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Comment:more documentation fixes
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User & Date: brandon 2013-11-17 17:01:46
Context
2013-11-17
17:01
bump version number again check-in: 7eacae8f77 user: brandon tags: trunk
17:01
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Changes

Changes to doc/zeptodb.texi.

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@end detailmenu
@end menu

@node Introduction, Commands, Top, Top
@chapter Introduction

zeptodb is a small collection of relatively tiny command-line tools for
interacting with DBM databases.  For the uninitiated, DBM databases are
flat (non-relational) a databases; in other words, they are persistent
key-value hash tables. Typically they are created via a library for C,
Python, Perl, etc. These tools fill in a gap by providing useful
command-line tools. Some DBM libraries come with really basic binaries
for manipulating the databases, but they are not designed to be very
flexible or useful in the real world.

These tools may be helpful in scripts, for example, when persistant
data storage is needed but when a full database would be overkill.




They may also be useful if, for whatever reason, one would like to
manipulate, via the command-line or scripts, DBM databases created by
other programs.

@menu
* Tutorial::
* Back-ends::
@end menu

@node  Tutorial, Back-ends, Introduction, Introduction
................................................................................
their formats.

First, you create a new database with @command{zdbc}:

@example
$ zdbc foo.db
@end example





You can customize the creation of a database in two ways.  The first is
by specifying the number of @dfn{buckets} that comprise the database,
specified via the @option{-b}/@option{--num-buckets} option.  A DBM
database can be imagined as a series of buckets.  When a new item is
added, an algorithm determines which bucket it belongs in based on its
key.  Likewise, the same algorithm will be used in determining the
................................................................................
$ zdbr foo.db <<EOF
> Brandon
> Joe
> EOF
$ zdbf -a -d'|' foo.db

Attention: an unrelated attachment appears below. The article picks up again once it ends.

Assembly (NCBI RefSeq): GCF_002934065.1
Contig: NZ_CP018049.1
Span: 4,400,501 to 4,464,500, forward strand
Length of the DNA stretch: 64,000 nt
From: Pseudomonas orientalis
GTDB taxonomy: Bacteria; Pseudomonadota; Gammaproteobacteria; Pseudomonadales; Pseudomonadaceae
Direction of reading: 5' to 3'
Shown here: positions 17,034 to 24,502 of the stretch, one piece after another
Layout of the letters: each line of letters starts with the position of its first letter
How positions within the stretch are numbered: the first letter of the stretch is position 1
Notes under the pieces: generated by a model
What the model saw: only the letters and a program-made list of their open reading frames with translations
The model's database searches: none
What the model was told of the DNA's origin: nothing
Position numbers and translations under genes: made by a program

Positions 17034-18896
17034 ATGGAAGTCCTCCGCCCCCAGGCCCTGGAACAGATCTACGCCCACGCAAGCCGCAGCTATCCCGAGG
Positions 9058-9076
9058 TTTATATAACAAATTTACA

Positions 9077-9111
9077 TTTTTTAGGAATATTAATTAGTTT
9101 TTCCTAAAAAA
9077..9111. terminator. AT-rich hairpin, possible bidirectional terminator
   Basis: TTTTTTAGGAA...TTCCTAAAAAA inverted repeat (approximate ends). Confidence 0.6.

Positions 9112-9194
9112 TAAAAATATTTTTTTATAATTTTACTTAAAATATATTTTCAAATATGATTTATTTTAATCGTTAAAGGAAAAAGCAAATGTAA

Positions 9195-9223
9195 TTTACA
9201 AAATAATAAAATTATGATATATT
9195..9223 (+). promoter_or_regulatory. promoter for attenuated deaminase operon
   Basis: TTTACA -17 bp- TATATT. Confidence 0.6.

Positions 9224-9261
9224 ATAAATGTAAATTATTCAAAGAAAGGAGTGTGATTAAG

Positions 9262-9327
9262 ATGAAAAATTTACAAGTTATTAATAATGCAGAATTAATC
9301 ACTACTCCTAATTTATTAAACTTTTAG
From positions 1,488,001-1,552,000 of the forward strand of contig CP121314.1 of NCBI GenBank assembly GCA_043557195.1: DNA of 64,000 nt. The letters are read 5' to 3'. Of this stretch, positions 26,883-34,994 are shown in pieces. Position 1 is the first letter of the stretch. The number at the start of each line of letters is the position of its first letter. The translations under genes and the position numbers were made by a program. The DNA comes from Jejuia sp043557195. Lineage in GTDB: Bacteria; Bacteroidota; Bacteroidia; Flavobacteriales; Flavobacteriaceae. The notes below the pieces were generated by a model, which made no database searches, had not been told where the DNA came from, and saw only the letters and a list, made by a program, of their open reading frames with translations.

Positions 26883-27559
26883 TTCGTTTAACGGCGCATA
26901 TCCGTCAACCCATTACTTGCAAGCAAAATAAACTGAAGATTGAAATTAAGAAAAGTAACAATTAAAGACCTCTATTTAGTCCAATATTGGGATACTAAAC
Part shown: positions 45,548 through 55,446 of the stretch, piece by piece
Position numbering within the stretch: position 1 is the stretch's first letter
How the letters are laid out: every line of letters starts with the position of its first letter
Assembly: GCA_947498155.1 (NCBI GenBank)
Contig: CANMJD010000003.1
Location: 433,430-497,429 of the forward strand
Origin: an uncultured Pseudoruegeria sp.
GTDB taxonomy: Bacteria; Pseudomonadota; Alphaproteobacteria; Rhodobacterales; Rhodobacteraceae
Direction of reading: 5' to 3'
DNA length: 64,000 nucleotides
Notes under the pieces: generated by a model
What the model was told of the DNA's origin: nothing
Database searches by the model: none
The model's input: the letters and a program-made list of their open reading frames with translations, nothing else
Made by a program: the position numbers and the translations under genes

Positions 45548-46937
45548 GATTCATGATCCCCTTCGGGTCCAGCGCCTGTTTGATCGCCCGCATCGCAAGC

Mary|baz@@example.com
@end example









@node  Back-ends,  , Tutorial, Introduction
@section Back-ends

By default, zeptodb uses the @uref{http://www.gnu.org/software/gdb,
GNU dbm} (GDBM) library to create and manipulate the DBM databases.
Alternatively, you may choose to use the







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@end detailmenu
@end menu

@node Introduction, Commands, Top, Top
@chapter Introduction

zeptodb is a small collection of relatively tiny command-line tools for
interacting with @dfn{DBM databases}.  For the uninitiated, DBM
databases are flat (non-relational) a databases; in other words, they
are persistent key-value hash tables. Typically they are created via a
library for C, Python, Perl, etc. These tools fill in a gap by providing
useful command-line tools. Some DBM libraries come with really basic
binaries for manipulating the databases, but they are not designed to be
very flexible or useful in the real world.

These tools may be helpful in scripts, for example, when persistant data
storage is needed but when a full database would be overkill.  DBM
databases offer a constant look-up time for any record in them, as
opposed to, say, searching through a text file, which scales linearly
with the number of lines in the file.  Thus, scripts requiring fast data
look-up would benefit greatly from them.  These commands may also be
useful if, for whatever reason, one would like to manipulate, via the
command-line or scripts, DBM databases created by other programs.


@menu
* Tutorial::
* Back-ends::
@end menu

@node  Tutorial, Back-ends, Introduction, Introduction
................................................................................
their formats.

First, you create a new database with @command{zdbc}:

@example
$ zdbc foo.db
@end example

Note: the following two paragraphs contain technical information that is
only necessary if you will be creating large databases with many
records.  If that is not the case, you may safely skip them.

You can customize the creation of a database in two ways.  The first is
by specifying the number of @dfn{buckets} that comprise the database,
specified via the @option{-b}/@option{--num-buckets} option.  A DBM
database can be imagined as a series of buckets.  When a new item is
added, an algorithm determines which bucket it belongs in based on its
key.  Likewise, the same algorithm will be used in determining the
................................................................................
$ zdbr foo.db <<EOF
> Brandon
> Joe
> EOF
$ zdbf -a -d'|' foo.db
Mary|baz@@example.com
@end example

Of course, these examples are not realistic.  Rather than using the
programs from the command-line, you are more likely to use them in
scripts.  For example, one script might save data to a database while
another script reads from that data.  You can even build up relations
between multiple databases, storing the keys of one database as values
in another database, allowing quite complex, but always fast, look-ups
within your scripts.

@node  Back-ends,  , Tutorial, Introduction
@section Back-ends

By default, zeptodb uses the @uref{http://www.gnu.org/software/gdb,
GNU dbm} (GDBM) library to create and manipulate the DBM databases.
Alternatively, you may choose to use the